While Nascimento was outvoted in the Mayor's motion to have both organizations attempt to work together for one proposal, it may not matter as Turlock Certified Farmers Market Board Chair Elizabeth Claes said that she and the TCFM are done with this process.

"We jumped through a lot of hoops and we did a lot of work...I'm tired of this circus and I'm tired of these hoops. When I walk out of this room I know I will have quote, unquote lost, but I haven't.

You know, I think I'm done. The Board took a vote on this and we're going to withdraw our proposal," said Claes.

Tuesday's marathon meeting started with just as much controversy as it ended with most of the Council chamber seats filled with members of the public wearing bright yellow shirts with the words "Golden State Farmers Market" written in black. There was also a capacity crowd in the overflow area outside the Council Chambers, where the meeting was shown on television.

The hallway between the two seating areas had its own crowd of community members holding up signs that read "Tin Cup Time Is Now Clean Up Politics," in reference to calls for Mayor Soiseth to recuse himself from the farmers market vote due to the large financial contributions Cipponeri's father-in-law, Matt Swanson, made to Soiseth's mayoral campaign.

Both farmers market groups gave a 20-minute presentation to the Council on their vision for operating a market in downtown Turlock.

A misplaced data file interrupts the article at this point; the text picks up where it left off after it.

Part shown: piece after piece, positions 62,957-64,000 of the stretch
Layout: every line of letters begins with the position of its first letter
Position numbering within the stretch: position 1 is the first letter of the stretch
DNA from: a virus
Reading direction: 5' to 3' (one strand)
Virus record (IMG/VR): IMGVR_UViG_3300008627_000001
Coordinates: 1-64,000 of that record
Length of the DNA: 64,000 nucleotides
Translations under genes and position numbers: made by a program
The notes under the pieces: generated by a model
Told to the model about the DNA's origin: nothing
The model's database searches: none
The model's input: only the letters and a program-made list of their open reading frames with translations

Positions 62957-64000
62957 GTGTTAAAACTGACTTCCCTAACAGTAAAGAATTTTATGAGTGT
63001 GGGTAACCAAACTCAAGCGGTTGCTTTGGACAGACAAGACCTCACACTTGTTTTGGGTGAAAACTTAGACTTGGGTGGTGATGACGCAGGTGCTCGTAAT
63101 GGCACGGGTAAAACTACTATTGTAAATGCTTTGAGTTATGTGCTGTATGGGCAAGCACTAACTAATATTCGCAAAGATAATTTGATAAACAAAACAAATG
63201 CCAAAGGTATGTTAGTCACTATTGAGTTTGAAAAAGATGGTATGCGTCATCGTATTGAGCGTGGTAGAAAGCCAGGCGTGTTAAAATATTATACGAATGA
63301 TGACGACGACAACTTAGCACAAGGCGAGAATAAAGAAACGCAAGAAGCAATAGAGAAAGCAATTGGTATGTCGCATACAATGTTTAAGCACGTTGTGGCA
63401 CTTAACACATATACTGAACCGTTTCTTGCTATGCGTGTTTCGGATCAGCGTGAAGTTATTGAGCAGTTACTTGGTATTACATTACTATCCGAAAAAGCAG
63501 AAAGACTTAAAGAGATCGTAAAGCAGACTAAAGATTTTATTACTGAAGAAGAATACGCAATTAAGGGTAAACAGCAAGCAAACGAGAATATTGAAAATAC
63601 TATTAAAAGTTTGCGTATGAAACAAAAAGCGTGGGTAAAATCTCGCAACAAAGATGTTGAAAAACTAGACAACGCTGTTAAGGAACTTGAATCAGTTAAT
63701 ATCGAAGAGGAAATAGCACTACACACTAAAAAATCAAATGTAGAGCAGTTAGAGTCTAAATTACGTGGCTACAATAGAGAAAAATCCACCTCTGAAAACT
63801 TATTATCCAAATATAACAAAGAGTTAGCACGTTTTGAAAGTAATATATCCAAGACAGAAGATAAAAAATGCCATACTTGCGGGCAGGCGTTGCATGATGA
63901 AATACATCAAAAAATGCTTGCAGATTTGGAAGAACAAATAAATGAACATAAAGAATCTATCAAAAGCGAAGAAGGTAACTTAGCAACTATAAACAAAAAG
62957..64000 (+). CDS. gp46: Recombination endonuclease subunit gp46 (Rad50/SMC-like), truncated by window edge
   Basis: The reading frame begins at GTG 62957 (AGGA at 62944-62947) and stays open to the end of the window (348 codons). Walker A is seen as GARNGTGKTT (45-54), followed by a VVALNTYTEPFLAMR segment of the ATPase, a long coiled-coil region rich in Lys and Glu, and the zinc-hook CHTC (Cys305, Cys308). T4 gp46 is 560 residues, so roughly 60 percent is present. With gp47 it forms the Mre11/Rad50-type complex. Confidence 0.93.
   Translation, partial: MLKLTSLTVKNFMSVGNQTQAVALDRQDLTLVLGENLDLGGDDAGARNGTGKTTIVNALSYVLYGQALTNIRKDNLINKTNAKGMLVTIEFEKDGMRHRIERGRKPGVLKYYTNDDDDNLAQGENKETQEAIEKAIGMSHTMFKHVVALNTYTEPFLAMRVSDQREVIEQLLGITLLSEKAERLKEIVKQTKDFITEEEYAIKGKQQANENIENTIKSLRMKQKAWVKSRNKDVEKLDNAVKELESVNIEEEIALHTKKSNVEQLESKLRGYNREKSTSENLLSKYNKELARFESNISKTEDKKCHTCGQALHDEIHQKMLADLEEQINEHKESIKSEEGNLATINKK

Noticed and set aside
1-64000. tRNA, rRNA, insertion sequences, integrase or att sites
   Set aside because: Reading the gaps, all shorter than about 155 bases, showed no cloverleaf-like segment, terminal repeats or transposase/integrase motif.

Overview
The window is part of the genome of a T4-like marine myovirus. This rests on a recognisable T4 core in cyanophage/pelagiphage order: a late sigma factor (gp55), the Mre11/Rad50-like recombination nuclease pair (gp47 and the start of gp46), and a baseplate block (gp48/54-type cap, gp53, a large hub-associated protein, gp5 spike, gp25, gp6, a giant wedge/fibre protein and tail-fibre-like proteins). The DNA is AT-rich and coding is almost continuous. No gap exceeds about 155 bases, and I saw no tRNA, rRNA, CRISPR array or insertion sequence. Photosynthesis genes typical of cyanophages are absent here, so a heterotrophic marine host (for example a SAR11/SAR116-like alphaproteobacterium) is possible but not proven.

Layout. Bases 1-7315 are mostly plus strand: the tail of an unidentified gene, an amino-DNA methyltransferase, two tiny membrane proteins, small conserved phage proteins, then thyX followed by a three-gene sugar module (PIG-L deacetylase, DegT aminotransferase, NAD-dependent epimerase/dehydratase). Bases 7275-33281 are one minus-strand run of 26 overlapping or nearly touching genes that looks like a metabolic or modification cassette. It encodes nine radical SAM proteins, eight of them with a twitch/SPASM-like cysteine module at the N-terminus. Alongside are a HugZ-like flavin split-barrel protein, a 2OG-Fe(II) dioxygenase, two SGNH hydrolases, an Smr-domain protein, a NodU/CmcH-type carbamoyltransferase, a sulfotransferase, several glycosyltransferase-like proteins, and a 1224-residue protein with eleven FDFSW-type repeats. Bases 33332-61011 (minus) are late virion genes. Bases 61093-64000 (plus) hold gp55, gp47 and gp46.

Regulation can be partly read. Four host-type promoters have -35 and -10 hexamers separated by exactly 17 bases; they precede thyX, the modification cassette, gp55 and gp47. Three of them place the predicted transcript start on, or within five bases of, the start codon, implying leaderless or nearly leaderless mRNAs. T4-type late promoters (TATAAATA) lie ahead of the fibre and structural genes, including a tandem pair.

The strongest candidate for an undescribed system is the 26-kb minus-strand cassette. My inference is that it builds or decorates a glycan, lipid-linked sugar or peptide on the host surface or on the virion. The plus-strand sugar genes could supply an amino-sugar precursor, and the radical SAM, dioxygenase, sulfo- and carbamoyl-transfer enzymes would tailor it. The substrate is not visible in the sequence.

TCFM board member Brandon Follett proposed to continue running a seasonal farmers' market, May through November, from 8 a.m. to 1 p.m. on E. Main Street between Center and Palm streets. Follett said TCFM would continue its practice of limiting the number of vendors selling the same produce or goods and to allow only local farmers to participate, which is defined as 50 miles or less from Turlock. There is an exception to the 50 mile radius rule for agricultural products not offered for sale by local growers.

He also emphasized TCFM's prior history of running a popular market and its positive working relationships with the City, local businesses, vendors and nonprofit groups.

Cipponeri said during his presentation that GSFM would also operate the market from 8 a.m. to 1 p.m. on Saturdays from May through the end of October on E. Main Street between Center and Thor.

In contrast to TCFM, Golden State is proposing to open up the market to include vendors from different regions.